Survey responses also aligned within racial groups:
- 42 percent of non-white respondents reported that affordability is a very serious problem where they live compared to 28 percent of white respondents who said the same.
Educational attainment also influences perceptions of housing affordability:
- 41 percent of college graduates see it as a very serious problem in their area, but just 29 percent of respondents with some college and 28 percent of those with a high school education or less share this view.
Party identification also divides public perception of affordability:
- 57 percent of Democrats and 51 percent of Independents agree that housing affordability is a very serious problem, compared to 31 percent of Republicans reporting the same.
Respondents’ sense of their own housing stability also contrasted according to race and income:
- While 55 percent of white respondents reported feeling very stable in their current housing situation, only 32 percent of non-white respondents did as well.
- Just 40 percent of respondents earning a family income of less than $50,000 reported feeling fairly stable and secure compared to 54 percent of those with incomes of $50,000 to $100,000.
- The poll also found substantial disparities in housing cost burdens along racial and class lines across Virginia, which other research confirms. (See Chapter 30.)
The poll included questions specifically addressing homeownership affordability:
- Of the 41 percent of the sample who rent or live with their parents or in some other arrangement, 70 percent said they aspire to own a home, 22 percent said that they do not, and 8 percent said that they do not know.
- The main barriers to buying a home included limited options within their budget (22 percent), a poor credit history (18 percent), lack of down payment (15 percent), and existing debt (11 percent).
The results also illustrate the widely known racial gap in homeownership that persists across the country:
- Two-thirds of white respondents owned their home, compared to 49 percent of non-white respondents.
Finally, the majority of respondents to this poll indicated their endorsement of changing rent and eviction policies to address problems of housing affordability and stability:
- In particular, 75 percent of respondents supported changing landlord-tenant laws to increase the length of time that renters have to pay past-due rent to 14 days.15
- 78 percent said they would support legislation making it easier for tenants to withhold rent from landlords who fail to make necessary repairs in a specified amount of time.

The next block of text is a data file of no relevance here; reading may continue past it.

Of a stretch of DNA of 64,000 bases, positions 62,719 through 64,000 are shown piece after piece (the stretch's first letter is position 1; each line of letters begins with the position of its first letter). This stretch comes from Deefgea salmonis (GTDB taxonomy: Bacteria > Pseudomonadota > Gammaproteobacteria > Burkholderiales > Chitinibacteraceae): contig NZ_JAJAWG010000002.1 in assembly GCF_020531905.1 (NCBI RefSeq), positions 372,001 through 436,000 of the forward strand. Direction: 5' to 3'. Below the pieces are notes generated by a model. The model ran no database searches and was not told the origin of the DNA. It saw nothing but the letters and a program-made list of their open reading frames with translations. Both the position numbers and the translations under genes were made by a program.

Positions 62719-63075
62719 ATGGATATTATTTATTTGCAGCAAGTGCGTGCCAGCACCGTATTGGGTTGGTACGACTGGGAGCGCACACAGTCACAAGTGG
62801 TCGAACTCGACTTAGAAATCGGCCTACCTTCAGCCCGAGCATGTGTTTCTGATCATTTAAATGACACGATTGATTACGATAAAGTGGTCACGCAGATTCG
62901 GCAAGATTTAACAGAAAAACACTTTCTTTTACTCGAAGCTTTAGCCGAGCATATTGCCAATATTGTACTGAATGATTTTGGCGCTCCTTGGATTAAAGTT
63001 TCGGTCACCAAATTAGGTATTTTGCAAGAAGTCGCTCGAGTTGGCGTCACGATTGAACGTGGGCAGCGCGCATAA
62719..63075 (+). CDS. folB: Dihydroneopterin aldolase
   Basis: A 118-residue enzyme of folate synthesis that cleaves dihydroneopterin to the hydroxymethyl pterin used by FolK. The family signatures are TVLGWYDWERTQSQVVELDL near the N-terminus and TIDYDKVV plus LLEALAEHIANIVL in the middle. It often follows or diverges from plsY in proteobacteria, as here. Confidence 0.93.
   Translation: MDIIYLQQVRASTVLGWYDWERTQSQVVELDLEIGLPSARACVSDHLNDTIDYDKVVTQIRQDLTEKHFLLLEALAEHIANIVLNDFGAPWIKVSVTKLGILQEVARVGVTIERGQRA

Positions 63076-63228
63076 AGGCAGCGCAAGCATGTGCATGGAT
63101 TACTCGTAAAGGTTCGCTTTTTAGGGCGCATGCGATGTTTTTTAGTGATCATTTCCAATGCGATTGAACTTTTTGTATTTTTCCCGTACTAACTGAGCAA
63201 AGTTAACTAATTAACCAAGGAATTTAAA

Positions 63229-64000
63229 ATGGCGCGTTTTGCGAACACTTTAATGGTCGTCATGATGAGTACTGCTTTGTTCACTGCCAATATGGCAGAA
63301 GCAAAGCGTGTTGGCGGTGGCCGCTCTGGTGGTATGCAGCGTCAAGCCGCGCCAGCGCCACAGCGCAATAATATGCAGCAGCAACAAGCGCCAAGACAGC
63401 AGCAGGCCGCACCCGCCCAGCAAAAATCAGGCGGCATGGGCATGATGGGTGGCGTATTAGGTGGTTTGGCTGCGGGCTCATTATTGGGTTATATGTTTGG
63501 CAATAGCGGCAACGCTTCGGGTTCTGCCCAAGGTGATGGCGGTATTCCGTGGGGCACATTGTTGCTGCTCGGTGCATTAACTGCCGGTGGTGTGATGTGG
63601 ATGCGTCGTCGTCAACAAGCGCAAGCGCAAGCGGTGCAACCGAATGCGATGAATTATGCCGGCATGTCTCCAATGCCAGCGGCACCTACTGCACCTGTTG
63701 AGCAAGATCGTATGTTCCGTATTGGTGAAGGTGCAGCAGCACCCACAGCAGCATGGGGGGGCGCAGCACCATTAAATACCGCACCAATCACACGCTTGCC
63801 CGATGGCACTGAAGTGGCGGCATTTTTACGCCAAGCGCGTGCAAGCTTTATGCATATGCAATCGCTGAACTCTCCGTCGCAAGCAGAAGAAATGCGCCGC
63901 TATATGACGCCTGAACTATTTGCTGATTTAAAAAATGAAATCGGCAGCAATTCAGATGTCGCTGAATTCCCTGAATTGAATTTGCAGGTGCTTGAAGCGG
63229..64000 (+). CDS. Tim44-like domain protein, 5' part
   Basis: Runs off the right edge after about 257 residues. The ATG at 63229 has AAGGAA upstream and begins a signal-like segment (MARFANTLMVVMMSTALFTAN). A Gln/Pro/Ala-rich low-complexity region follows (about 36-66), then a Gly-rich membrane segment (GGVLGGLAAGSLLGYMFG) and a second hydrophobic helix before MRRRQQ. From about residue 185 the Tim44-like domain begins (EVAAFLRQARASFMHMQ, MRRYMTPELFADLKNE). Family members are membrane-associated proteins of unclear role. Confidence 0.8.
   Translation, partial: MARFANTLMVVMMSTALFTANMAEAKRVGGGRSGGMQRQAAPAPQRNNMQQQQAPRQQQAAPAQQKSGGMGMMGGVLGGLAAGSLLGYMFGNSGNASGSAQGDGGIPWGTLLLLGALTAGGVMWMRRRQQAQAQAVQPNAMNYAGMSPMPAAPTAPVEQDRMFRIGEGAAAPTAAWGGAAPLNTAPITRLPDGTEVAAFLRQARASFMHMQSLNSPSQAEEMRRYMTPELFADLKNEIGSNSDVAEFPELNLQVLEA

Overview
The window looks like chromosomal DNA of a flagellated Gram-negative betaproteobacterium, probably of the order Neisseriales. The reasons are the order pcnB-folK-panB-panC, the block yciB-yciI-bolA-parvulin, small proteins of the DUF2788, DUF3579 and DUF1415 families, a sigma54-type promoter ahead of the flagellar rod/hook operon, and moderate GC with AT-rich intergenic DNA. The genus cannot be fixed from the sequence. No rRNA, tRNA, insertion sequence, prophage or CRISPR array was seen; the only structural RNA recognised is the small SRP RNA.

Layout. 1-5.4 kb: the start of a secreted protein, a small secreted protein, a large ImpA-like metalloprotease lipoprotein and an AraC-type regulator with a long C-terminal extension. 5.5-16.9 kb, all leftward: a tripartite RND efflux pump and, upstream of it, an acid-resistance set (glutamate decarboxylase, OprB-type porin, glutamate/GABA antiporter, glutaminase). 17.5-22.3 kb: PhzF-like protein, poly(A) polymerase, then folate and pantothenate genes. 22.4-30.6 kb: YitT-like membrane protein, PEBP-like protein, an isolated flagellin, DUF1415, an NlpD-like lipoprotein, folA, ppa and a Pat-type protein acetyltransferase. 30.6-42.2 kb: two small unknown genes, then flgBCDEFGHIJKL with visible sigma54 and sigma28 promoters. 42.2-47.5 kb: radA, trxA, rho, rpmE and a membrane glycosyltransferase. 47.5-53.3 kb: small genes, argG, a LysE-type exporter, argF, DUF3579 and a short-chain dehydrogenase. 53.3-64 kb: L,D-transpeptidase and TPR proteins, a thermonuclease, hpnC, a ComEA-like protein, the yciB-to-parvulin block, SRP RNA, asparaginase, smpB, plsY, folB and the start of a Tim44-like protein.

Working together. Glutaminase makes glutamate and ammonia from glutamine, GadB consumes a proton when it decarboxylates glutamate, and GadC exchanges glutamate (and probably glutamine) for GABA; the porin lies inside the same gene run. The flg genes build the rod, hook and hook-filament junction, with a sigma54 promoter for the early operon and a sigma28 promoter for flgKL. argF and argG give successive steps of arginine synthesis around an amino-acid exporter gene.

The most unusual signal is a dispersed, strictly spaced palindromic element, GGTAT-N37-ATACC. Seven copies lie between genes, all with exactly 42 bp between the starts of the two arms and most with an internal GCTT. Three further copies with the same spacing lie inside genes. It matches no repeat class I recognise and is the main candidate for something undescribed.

In the midst of worsening housing unaffordability and instability during the COVID-19 pandemic, national public opinion on policies to reverse the trend sustained or even gained strength across the political spectrum. A poll commissioned by Opportunity Starts at Home found that 63 percent of those surveyed agreed that housing affordability is a “serious problem” in the area where they live, an increase of 24 percentage points since 2016.16
These responses apply to immediate action to stem housing instability resulting from the pandemic (such as emergency rental assistance, more funding for homeless assistance programs to minimize crowding, and a uniform, nationwide eviction moratorium) as well as to longer-term solutions to these housing problems that the pandemic crisis exposed and exacerbated.
Over two-thirds of respondents said they wanted the government to “make major housing investments even if it means increasing the deficit.” However, only 49 percent of Republicans agreed with this view compared to 79 percent of Democrats and 76 percent of Independents.
A December 2020 survey by Data for Progress—which polled 1,116 “likely voters” nationally—found substantial support for a public option for housing in addition to increased government support for affordable housing access and stability.17
When asked if they would be in favor of a “proposal where cities or counties build new, affordable housing that people can then rent from and which would compete with private housing options,” over 75 percent of Democratic voters said would be, while 64 percent of Independent/third-party voters and 37 percent of Republican voters agreed.
The Opportunity Starts at Home campaign also conducted the most recent national opinion poll on housing in June and July of 2021.18 That poll again found that Americans overwhelmingly support investments in affordable housing:
- Three in four (74 percent) favor programs to expand the supply of homes affordable to low-income persons.
- Four in five (82 percent) believe the government should increase efforts to end homelessness.
- Nine in ten (92 percent) agree that “stable, affordable housing” is important to a person’s well-being.
Over half of low-income, Black, and Hispanic respondents to this poll said housing is one of the most important factors for well-being.